The Crossley family

James Crossley (1827-1881)

James Crossley was born in 1827 in London, the son of Thomas Crossley, a warehouseman. He seems to have been an archetypal Victorian entrepreneur : in 1841, he was still in London[1], but some time in the 1840s he moved North, presumably because the silk that his father stored in his warehouse came from Derby, and James saw an opportunity there. He married in 1850[2] to Mary Ann Forman, the daughter of Richard Forman, a farmer from near Burton, which might argue that he had been visiting the area before he moved there.

In 1851[3] he was in Derby working as a clerk in a silk factory, presumably the Silk Mill, with his wife and son James, born that year. No doubt he was learning the silk manufacturing trade. Mary Ann may have brought him a dowry: they could certainly afford to employ a servant. Very soon afterwards, he must have moved to Ripley, for in September 1852 he was chairing a public meeting of the Wesleyan circuit in Ripley[4]. He seems to have taken over the cotton factory of Thomas Topham, which had been on Derby Road since at least 1835[5], and started manufacturing both cotton and silk. In December that year, he was fined by the factory Inspector for allowing women and young people to work during the night[6], so he had clearly set up his factory immediately on his arrival in the town. Meanwhile, in November, his father was declared bankrupt [7], perhaps because he had provided the money to set his son up in business, though this is speculation.

James quickly got involved in the life of the town. In May 1853 he was elected to the Belper Board of Guardians, the body that administered the poor relief for the area including Ripley.[8] In 1854, he was reported taking part in a meeting called to discuss the building of a market hall in the town[9], (something that wouldn’t happen for another 25 years.) In his private life, he suffered the first of a number of tragedies when his infant son died on 19th February 1854.[10]

He was always concerned about issues of public health: as early as 1855 he was subscribing two guineas to support the new Derbyshire General Infirmary[11]. As well as the Board of Guardians, he was appointed to the Vestry Committee, which since medieval times had appointed constables and highways superintendents for the town; by 1856 he was chairing the committee.[12]The same year he was on a committee tasked with arranging the building of a new burial ground in the town, the churchyard being full and the non-conformists having little space for burials.[13]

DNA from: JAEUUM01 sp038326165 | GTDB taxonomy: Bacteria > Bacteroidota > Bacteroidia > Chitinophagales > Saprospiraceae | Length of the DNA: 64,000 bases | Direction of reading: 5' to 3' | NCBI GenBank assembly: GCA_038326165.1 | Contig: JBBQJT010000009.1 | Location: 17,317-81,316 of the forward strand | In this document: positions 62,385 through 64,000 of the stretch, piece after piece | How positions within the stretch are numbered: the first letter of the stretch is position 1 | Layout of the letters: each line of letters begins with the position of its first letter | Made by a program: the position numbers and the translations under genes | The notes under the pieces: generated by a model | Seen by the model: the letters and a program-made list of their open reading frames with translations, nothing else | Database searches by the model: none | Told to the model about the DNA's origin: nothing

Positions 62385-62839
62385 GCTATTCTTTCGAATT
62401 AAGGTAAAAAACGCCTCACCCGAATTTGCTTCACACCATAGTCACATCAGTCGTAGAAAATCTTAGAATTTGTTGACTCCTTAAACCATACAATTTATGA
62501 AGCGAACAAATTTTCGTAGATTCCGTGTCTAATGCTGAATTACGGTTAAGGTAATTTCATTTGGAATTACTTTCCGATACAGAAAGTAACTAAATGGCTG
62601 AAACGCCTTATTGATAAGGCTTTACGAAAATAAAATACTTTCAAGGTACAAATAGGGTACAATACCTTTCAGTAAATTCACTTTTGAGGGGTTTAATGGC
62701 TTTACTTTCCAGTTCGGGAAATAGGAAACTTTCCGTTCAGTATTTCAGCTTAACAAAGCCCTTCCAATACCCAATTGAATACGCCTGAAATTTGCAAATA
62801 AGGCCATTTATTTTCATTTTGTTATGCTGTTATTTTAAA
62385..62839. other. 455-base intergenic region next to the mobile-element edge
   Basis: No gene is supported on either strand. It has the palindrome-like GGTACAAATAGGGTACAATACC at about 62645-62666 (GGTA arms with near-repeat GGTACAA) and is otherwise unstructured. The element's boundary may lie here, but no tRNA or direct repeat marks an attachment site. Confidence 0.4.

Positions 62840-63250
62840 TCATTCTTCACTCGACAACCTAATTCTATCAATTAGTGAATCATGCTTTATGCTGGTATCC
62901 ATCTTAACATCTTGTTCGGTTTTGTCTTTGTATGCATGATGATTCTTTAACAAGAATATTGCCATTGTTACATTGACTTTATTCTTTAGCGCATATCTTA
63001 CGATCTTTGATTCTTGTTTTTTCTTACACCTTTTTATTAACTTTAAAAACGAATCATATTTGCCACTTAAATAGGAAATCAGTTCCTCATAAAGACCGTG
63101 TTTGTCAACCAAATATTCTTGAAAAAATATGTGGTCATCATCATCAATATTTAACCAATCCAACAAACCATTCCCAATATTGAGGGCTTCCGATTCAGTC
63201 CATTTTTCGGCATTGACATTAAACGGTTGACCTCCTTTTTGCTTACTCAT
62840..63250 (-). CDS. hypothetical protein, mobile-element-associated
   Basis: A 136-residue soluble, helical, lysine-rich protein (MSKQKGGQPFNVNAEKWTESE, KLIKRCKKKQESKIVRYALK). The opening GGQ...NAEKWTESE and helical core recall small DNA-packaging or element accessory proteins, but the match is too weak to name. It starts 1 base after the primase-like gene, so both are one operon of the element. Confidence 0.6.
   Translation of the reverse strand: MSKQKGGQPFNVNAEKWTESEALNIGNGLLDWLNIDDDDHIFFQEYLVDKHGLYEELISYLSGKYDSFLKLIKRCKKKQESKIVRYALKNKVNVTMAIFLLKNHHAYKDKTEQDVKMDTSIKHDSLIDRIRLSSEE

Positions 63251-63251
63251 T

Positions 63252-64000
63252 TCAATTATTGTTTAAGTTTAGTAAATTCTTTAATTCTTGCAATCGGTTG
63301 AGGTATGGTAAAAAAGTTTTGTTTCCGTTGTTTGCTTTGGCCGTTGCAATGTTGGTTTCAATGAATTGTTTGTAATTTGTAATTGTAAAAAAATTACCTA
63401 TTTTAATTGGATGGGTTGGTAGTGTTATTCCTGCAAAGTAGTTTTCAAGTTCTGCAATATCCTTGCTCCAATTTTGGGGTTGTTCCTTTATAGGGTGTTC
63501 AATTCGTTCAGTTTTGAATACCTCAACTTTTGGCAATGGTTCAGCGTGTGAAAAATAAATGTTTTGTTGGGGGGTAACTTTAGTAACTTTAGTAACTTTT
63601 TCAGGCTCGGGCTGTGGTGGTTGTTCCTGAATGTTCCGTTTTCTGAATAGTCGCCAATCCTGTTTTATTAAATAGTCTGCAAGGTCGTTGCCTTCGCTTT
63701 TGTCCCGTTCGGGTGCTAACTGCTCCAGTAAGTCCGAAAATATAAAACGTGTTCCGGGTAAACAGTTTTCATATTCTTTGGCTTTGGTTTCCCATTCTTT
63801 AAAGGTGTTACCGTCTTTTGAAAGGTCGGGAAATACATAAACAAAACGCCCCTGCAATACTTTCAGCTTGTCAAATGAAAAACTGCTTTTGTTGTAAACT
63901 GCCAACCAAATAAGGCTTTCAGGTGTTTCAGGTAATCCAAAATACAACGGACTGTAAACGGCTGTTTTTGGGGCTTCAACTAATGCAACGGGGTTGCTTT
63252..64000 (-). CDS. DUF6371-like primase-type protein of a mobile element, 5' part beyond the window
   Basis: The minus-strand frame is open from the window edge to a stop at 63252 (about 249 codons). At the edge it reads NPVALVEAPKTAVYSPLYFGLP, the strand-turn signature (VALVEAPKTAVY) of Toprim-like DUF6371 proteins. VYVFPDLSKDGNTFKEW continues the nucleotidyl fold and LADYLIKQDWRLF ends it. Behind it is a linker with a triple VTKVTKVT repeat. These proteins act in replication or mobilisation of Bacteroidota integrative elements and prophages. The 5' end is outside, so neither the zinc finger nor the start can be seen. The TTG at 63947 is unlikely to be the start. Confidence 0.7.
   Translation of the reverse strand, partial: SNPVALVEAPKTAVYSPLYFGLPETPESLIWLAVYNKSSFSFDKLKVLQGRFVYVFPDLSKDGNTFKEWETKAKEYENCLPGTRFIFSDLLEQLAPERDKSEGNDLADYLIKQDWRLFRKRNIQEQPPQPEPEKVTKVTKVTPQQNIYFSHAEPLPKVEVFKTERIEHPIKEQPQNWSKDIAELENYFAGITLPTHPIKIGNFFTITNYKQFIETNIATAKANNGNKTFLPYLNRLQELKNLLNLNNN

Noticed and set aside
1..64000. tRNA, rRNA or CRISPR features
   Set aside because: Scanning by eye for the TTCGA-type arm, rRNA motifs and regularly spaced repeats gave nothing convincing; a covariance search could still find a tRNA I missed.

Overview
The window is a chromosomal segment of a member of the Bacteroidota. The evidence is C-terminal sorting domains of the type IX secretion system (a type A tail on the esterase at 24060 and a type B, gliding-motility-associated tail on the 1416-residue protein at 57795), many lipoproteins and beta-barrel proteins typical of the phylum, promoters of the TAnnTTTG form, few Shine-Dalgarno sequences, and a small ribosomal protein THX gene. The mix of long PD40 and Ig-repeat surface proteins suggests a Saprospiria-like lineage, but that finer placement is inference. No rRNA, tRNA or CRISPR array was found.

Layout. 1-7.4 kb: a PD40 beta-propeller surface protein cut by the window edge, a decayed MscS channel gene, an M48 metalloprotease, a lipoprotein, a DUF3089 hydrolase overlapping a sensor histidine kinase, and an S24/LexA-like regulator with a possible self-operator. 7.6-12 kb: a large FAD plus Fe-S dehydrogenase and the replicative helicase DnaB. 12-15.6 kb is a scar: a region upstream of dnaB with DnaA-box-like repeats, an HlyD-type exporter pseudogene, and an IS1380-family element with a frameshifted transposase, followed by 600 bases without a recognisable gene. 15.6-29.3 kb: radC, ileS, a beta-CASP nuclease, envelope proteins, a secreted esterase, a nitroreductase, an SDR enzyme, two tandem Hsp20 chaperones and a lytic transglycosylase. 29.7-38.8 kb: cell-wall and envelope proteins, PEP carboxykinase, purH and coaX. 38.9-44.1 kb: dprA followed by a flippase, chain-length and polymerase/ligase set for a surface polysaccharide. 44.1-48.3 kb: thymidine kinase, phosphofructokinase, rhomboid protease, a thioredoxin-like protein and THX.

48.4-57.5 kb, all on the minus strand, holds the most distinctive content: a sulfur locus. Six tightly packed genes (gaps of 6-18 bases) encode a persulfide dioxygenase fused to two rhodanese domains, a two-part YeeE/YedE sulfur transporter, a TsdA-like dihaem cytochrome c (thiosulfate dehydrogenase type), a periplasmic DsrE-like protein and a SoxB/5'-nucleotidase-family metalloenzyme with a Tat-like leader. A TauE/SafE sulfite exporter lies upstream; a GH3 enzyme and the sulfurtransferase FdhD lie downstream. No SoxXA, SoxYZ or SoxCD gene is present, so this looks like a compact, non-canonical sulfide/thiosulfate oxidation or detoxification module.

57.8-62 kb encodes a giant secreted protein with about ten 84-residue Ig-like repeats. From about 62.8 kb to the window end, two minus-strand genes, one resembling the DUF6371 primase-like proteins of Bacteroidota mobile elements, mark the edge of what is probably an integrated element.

Text Box:  In the Post Office Directory of 1855 he appears in the list of gentry, and as a manufacturer. In addition, by 1857, White’s Directory has him as a “manufacturer of the patent candle wicks, which require no snuffing” with addresses both on High Street, Ripley and 43 Noble Street, London, presumably run by his father, who in the 1861 census is described as a “silk and cotton agent and warehouseman” living in Aldermanbury in the City of London, close to Noble Street.

Workers leaving Crossley’s Mill around 1900. They obviously find the presence of the camera embarrassing.

It appears that he must have expanded the works considerably, for by 1856 he was not only making gas for his own use, but supplying parts of the town with gas, for street lighting for example.[14] This predated the construction of the gas works. He had also constructed a new warehouse, which the Derbyshire Advertiser suggested was one of the few buildings in the town which had “some beauty of design.”

1856 also saw him attending a meeting of the Oddfellows at the Thorn Tree[15]: he was very enthusiastic about the Friendly Society, though whether this was because of its good works or because it offered an opportunity for him to meet other powerful men in the town, it is hard to say. He quickly became a member. In 1858, he is also recorded as a member of a masonic lodge[16], the Tyrian in Derby: again, more networking.

In 1861, he was living in Derby Road, Ripley.[17] The census adds that he employed 140 hands (most of them, given the nature of the work, women and children.) By this time he had 5 children living at home, and employed a governess and 3 servants. James, the eldest son, was at school at the Wesleyan Collegiate Institution in Taunton, Devon. Sometime in the 1860s, the family moved back to Derby, though James senior spent his time between the two places.

His politics are hard to ascertain : in 1857 he spoke in favour of Mr Colville[18], a Conservative, but he is later referred to as a Liberal.[19] Either way, he became important in many different spheres: firstly the Wesleyans, but also the masons and the Board of Guardians, and as foreman of the jury in the Crown Court in 1858.[20]

Given that much later (in 1923), fire gutted most of the premises, it is interesting to note that Crossleys had its own fire engine and fire crew, and that it was sometimes sent to local fires, like the rick fire at Denby Old Hall in 1865.[21]

When the Local Board was established in 1867 to take over from the Board of Guardians many of the functions of local government, James Crossley was one of the first members.[22] He often chaired the Board, and remained on it until just before his death. The Board began to work for the construction of a sewage and water system in the town, which still drew its water from wells and used the night soil system. (It was high time: people were dying of cholera and fevers). In 1874, the Board agreed a contract for the construction of a water works[23] and in 1876 agreed a loan for the construction of a reservoir to hold 270,000 gallons of drinking water.[24]

The Water Tower, built 1875

In 1870 Crossley was instrumental in establishing a Ripley lodge of the masons, the Okeover Lodge, and became the first worshipful master.[25] He was also an inaugural member of the new School Board, set up in 1876 to monitor the provision of education and set up new schools where necessary.[26]